Róisín Murphy just keeps getting better with age. You might remember her as one half of the electronic duo Moloko, who rose to notoriety in the '90s. Since then, she's gone on to release several highly acclaimed solo albums. Her latest release, Mi Senti, is a collection of six Italian songs, five covers of classic pop hits from Italian singers and songwriters and one original. It's a dreamy and elegant production that sounds like it could have been made 40 years ago. Her smoky voice takes us to another time and place, almost like stepping into an old Italian movie. CHRISTINA BROUSSARD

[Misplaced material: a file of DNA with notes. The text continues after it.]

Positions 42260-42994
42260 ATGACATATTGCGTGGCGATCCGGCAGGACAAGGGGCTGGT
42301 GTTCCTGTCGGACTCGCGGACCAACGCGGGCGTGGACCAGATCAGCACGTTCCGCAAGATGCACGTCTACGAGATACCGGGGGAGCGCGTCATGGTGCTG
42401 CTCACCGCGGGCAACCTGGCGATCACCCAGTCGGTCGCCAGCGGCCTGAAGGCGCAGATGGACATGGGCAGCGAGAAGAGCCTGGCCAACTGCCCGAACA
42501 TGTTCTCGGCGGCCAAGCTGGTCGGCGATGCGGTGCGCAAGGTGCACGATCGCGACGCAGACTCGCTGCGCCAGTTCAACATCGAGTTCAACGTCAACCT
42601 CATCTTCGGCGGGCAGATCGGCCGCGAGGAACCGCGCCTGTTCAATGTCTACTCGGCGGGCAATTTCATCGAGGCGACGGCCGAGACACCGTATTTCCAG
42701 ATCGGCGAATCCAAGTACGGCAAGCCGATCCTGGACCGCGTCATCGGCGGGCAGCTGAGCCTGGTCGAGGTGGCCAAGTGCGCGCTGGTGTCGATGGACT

I had gone alone to Mississippi Studios, for Denver's album release show [July 19]. In an attempt to not look as lonesome as I felt—and as compensation for mistakes, both recent and ongoing, I was drinking a lot of whiskey. Toward the end of the band's set, I had forgotten all my earthly concerns. I was hooting and hollering like a lunatic and high-fiving anyone standing within arm's reach. When the band came out for an encore and covered one of my favorite Dylan songs, "Isis," I just about lost what was left of my mind. Lewi Longmire took over lead vocals and sang like he himself was the poor soul who'd come to the high place of darkness and light. I drunkenly sang along with every word and danced like a man who has lost all control of his limbs and his good sense. Also, earlier in the set, a woman had jumped on stage, surprising everyone, including the band, and danced wearing a cowboy hat, cowboy boots, and not much else. It was a very cathartic night, for one and all. SANTI ELIJAH HOLLEY